Canada's Economic Miracle: How Our Northern Neighbor Avoided Economic Calamity

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Whether it's the depressed housing market, high employment or breathtakingly high national debt, the U.S. economy has its share of woes these days. Look north, however, and you'll see a very different scenario.

Though Canada and the United States are often viewed as very similar, our bigger, chillier neighbor has better weathered the recent economic storm, which brought banks, auto companies and other American businesses to their knees when the financial crisis struck nearly three years ago.

Not only has it outshined the U.S., says Alex Colvin, professor of labor relations and conflict resolution at Cornell University's ILR School, but Canada has come through the recession better overall than most other Western economies.

That's been a boon for Canadian workers. Whereas the U.S. unemployment rate rose two ticks to 9 percent in April, Canada's fell to 7.6 percent. Moreover, Canadians enjoy less income inequality, meaning there's less disparity between rich and poor.

Canada also has stronger employment and union regulations, and a greater percentage of Canadians are represented by collective bargaining agreements, offering them greater job protection and benefits. Unionization in Canada is about 30 percent compared to 12 percent for Americans.

Canada's quick rebound is the result of a combination of factors, Colvin says. First, Canada's economy differs from the U.S. in that Canada's economy is much more "resource driven," he says, noting, for example, that oil is a major export -- unlike the U.S., which imports far more oil than it produces.

Also, government regulation has helped to smooth out many bumps in the Canadian economy, Colvin says. Stricter banking rules, compared to the U.S., for the example, meant there was no mortgage crisis in Canada. "It's a much more concentrated and regulated banking industry," he says, which makes it "much more stable."

Further, Canada hasn't in any sense experienced a housing decline -- unlike the U.S., where housing markets across the country still reel from the bursting of the mortgage bubble nearly three years ago.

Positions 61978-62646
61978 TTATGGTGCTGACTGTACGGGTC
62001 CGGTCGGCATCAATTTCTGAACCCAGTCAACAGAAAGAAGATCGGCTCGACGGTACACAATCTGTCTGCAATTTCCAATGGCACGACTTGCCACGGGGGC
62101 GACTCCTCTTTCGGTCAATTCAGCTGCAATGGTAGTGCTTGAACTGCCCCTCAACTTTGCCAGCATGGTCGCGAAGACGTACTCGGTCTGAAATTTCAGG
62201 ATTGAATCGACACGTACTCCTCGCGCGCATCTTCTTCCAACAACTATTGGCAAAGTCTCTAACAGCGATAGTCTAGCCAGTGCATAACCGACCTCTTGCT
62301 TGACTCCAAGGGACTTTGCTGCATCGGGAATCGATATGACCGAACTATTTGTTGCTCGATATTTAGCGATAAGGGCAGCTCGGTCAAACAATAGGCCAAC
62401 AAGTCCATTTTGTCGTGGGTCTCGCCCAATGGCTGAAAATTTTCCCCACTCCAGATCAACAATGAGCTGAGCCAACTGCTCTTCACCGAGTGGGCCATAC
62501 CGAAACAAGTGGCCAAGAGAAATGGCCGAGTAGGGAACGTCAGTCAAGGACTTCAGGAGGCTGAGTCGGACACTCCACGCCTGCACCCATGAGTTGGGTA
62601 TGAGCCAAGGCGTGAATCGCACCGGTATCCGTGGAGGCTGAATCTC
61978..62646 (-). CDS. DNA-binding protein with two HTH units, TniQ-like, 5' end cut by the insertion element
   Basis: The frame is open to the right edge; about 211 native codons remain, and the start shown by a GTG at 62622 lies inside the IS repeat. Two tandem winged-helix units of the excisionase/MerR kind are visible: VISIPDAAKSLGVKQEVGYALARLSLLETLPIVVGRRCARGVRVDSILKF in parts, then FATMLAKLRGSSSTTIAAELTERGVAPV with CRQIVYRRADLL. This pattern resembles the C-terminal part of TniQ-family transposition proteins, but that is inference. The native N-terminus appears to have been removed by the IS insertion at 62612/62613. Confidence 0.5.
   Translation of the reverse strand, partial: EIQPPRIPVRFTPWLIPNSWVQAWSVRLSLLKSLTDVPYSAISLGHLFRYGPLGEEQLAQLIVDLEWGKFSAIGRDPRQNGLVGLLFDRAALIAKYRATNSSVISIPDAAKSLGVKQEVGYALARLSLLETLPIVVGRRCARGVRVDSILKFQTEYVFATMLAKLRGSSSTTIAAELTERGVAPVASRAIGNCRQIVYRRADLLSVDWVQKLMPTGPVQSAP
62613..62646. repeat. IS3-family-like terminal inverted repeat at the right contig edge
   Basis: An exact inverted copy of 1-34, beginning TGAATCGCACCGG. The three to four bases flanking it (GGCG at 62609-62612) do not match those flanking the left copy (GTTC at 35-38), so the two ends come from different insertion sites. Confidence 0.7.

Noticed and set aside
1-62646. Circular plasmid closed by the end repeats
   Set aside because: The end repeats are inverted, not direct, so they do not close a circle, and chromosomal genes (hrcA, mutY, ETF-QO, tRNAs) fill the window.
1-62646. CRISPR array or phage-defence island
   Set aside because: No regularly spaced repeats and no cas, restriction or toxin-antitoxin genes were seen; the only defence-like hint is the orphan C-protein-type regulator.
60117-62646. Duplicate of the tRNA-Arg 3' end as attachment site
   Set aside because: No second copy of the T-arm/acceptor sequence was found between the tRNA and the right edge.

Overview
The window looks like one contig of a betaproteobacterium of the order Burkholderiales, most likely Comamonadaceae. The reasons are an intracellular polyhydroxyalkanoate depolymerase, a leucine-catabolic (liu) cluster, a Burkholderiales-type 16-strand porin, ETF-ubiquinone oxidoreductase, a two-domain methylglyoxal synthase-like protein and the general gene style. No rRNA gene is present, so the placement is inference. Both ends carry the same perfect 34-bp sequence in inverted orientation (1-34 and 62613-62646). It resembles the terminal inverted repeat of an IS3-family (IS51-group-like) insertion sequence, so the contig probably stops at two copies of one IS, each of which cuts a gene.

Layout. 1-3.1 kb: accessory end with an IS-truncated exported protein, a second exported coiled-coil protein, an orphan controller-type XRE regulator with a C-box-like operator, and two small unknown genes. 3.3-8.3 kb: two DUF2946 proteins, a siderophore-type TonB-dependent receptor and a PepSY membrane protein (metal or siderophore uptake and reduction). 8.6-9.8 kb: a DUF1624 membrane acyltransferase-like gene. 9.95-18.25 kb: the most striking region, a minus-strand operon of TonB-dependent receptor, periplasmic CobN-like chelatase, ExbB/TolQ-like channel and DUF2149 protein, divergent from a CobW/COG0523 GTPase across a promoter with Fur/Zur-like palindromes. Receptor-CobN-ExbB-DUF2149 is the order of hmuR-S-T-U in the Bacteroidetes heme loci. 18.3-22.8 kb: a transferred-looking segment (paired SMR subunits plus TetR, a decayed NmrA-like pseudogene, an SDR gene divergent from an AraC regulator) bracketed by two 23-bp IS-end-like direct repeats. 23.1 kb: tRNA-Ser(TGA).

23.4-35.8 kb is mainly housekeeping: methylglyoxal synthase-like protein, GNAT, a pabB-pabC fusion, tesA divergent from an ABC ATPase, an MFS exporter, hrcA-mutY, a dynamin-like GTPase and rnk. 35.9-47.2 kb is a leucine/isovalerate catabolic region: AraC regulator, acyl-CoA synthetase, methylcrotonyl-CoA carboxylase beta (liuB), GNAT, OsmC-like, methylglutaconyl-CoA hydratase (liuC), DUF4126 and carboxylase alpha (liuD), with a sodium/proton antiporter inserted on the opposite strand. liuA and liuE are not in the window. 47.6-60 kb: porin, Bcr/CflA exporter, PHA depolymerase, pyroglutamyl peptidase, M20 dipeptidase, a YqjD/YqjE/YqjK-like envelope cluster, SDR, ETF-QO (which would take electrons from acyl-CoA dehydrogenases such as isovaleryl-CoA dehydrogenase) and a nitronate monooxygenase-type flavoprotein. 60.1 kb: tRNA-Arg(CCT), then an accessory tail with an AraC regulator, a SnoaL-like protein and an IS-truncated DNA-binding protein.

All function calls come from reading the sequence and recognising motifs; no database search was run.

"There's been no housing crisis [in Canada]," says Jeffrey Ayres, professor of political science at Saint Michael's College in Colchester, Vt. Though the market has slowed, he says, there has been no market collapse.

By contrast, home prices in some U.S. cities, such as Atlanta, Cleveland and Las Vegas, have fallen below 2000 levels, according the S&P/Case-Shiller Home Price Index for February, the most recent available.

Though current Prime Minister Stephen Harper and his Conservative government have benefited from Canada's stellar economic performance (elections last week handed Conservatives a majority in Canada's parliament), the country's ability to recover quickly was largely the product of policies put in place by Liberal Party rule.

Ayres gives much credit to the government of former Prime Minister Jean Chrétien. During his term, the Liberal leader strongly opposed deregulating Canada's banking system. That has meant that Canadian consumers have had scant access to unregulated financial products, putting them at far less risk to predatory lenders.

What's more, Canada's strict bank regulations, and lack of both 30-year mortgages and mortgage-interest tax deductions, also benefit consumers, since Canadians are less likely to borrow and take on more debt.

Canada also has experienced much more modest deficits. Unlike the U.S., where the national debt equals 10 to 11 percent of its Gross Domestic Product, Canada's share is much smaller -- about 2 to 3 percent. And, unlike many U.S. states, Canada's provinces have run relatively small deficits, putting less pressure on provincial coffers and the need to lay off state workers.

According to the U.S. Department of Labor, the number of workers employed by state governments fell 8 percent in April, compared to March, while local governments cut payrolls by 14 percent.

Canada's economic prowess wasn't always evident, however. Twenty-two years ago, an editorial titled "North, to Argentina," appeared in The Wall Street Journal, warning that Canada's debt, along with other failed policies, threatened its economic prosperity.

Since that time, however, Canada, under the leadership of Liberal leaders such as Chrétien and, more recently, Paul Martin, have put the country on a path to prosperity.

Further differentiating Canadians from their southern neighbors is their view on taxes. Canadians may complain about being taxed, but they also realize that those tax dollars help pay for a universal health-care system that most are proud of and helps them to have one of the longest life-expectancy rates on the planet.


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